The result from self-reported health status substantiates the notion that dual smoking has a negative association with developing dyslipidemia. Many studies show that the main intrinsic motivation for smoking cessation is health concerns [18]. Considering the large amount of information regarding the negative health impacts of conventional and electronic cigarette smoking, it is understandable that those who smoked checked “low” on the self-reported health status surveys. As a result, people who reported lower health status represent a larger proportion of dyslipidemia compared to those who reported "high".

In addition, regular exercise reflects a heightened possibility that someone is a non- or ex-smoker. According to a previous study, smoking is detrimental to physical fitness even among relatively young and fit individuals [19]. Smokers have lower physical endurance than nonsmokers, even when the differences in average exercise levels between smokers and non-smokers are considered. This demonstrates the strong incentive for people who regularly workout to never smoke at all, or to stop smoking to improve physical fitness [19]. Similarly, those who gained weight within the previous year demonstrate the same point. People who regularly exercise have a higher chance of maintaining their weight compared to those who do not. As a result, those who exercise more than once a week comprise a smaller percentage of the total number of people with dyslipidemia than those who never workout.

Our study has several limitations. First, the data in this study are based on self-reported measures, and health status measurements might be subject to recall bias. Therefore, caution should be taken when interpreting these results. Second, due to this study’s cross-sectional design, cause and effect, as well as the direction of the relationships observed, could not be determined. Third, we excluded Korean women from the study due to reporting bias. According to a study on the reporting bias of Korean women, the prevalence of self-reported smoking was 47.8% in Korean men and 6.6% in Korean women; however, the prevalence of smoking as assessed by urinary cotinine levels was 52.2% in men and 14.5% in women [13].

Despite these limitations, our study does possess several strengths. The KNHANES is conducted by a national institution based on random cluster sampling, and therefore, the data gained from it is statistically reliable and representative in comparison to surveys performed by private institutions. Moreover, as this study was conducted for over six years using variables developed by the KNHANES, the representativeness of the sample was improved upon. Furthermore, KNHANES data is derived from health interviews, which includes both physical examinations and nutrition surveys, that form a reliable base for the creation of health-related policies and programs [20]. Therefore, this study can be a factor for motivating smokers to quit smoking entirely rather than transitioning to electronic cigarettes.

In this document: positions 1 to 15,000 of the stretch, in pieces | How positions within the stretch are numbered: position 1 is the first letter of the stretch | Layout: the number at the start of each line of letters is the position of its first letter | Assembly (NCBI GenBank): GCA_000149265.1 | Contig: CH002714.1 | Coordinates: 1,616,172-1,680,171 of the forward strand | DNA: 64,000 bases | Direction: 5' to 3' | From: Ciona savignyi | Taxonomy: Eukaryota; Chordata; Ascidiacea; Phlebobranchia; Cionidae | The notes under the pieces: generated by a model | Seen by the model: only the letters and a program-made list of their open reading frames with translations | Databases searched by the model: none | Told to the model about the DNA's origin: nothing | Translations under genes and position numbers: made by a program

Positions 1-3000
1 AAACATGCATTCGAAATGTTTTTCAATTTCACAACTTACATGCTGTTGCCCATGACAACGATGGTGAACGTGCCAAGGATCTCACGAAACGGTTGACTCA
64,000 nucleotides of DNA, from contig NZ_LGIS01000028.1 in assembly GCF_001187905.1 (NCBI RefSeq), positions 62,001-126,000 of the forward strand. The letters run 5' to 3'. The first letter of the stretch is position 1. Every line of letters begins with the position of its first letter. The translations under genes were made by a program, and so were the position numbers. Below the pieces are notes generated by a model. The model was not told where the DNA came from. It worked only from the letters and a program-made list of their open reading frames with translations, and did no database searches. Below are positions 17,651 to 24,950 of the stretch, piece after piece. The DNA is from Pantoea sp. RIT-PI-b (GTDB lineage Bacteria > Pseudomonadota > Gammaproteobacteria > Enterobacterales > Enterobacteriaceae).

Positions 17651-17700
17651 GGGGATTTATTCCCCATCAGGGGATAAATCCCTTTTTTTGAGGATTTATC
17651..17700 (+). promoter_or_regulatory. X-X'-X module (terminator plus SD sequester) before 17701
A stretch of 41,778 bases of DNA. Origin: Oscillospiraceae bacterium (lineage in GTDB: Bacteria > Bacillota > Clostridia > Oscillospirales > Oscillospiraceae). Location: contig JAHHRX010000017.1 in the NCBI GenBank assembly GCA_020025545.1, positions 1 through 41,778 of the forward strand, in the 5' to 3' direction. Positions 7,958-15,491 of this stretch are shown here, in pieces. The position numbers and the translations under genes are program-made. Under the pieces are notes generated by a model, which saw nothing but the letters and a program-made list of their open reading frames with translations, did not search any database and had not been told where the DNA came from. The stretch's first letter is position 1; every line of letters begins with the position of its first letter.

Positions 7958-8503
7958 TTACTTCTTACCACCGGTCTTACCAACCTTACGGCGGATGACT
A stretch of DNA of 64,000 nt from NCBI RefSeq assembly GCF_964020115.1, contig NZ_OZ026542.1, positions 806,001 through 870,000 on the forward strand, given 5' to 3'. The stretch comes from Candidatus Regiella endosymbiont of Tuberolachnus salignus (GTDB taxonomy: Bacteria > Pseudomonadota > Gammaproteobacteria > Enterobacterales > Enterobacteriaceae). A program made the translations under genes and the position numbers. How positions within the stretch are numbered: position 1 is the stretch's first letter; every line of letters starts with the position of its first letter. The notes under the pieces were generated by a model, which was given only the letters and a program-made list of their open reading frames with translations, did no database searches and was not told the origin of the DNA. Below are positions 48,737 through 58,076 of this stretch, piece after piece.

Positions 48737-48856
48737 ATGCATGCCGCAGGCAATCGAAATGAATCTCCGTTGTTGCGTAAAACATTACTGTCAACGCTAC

5. Conclusions

The general public’s awareness of the negative health impact of dyslipidemia has increased tremendously due to the myriad of studies previously conducted [21]. Likewise, many prior studies also have proven that smoking conventional cigarettes results in a multitude of deleterious coronary diseases, including dyslipidemia [22]. Therefore, as electronic cigarettes were introduced, many smokers utilized them with the firm belief that electronic cigarettes are a healthier alternative to conventional cigarettes [23]. However, in reality, most of the smokers end up smoking both types of cigarettes and only few succeed in the transition. Since there is insufficient information regarding the health impacts of dual smoking; our research identified the relationship between dual smoking and the prevalence of dyslipidemia. We discovered that compared to non-smokers people who smoke both conventional and electronic cigarettes are more likely to develop dyslipidemia. Considering the asymptomatic nature of dyslipidemia, a full understanding of the associated risk factors could be the best solution to identify preventive measures this condition. The results of this study could be used to inform dual smokers to quit smoking entirely, or at least either kind of cigarette, and conventional cigarette single smokers to never attempt utilizing electronic cigarettes as smoking cessation tools, through its detailing and association with smoking behaviors and total cholesterol, HDL cholesterol, LDL cholesterol, and triglyceride levels.